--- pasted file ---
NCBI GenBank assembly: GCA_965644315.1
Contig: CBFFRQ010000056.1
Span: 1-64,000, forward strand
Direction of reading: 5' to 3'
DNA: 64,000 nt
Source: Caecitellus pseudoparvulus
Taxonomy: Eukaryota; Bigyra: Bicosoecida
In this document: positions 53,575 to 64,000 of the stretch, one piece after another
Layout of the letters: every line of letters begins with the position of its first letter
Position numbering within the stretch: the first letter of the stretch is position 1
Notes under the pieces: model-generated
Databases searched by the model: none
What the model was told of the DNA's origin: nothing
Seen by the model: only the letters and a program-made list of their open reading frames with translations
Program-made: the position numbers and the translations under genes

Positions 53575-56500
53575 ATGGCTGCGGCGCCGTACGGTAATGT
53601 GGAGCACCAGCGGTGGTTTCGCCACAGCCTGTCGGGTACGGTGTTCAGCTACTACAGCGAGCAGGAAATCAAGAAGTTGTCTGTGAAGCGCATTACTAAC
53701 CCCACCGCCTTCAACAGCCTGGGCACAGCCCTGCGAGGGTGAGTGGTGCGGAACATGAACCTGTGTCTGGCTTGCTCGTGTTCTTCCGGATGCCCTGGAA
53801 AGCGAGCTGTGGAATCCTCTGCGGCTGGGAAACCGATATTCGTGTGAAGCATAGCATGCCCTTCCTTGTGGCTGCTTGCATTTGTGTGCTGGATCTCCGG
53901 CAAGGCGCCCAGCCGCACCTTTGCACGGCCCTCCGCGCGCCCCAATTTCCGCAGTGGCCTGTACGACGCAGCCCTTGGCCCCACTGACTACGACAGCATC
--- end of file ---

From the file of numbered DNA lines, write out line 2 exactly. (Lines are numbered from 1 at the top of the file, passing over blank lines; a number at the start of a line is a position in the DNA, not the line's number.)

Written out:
Contig: CBFFRQ010000056.1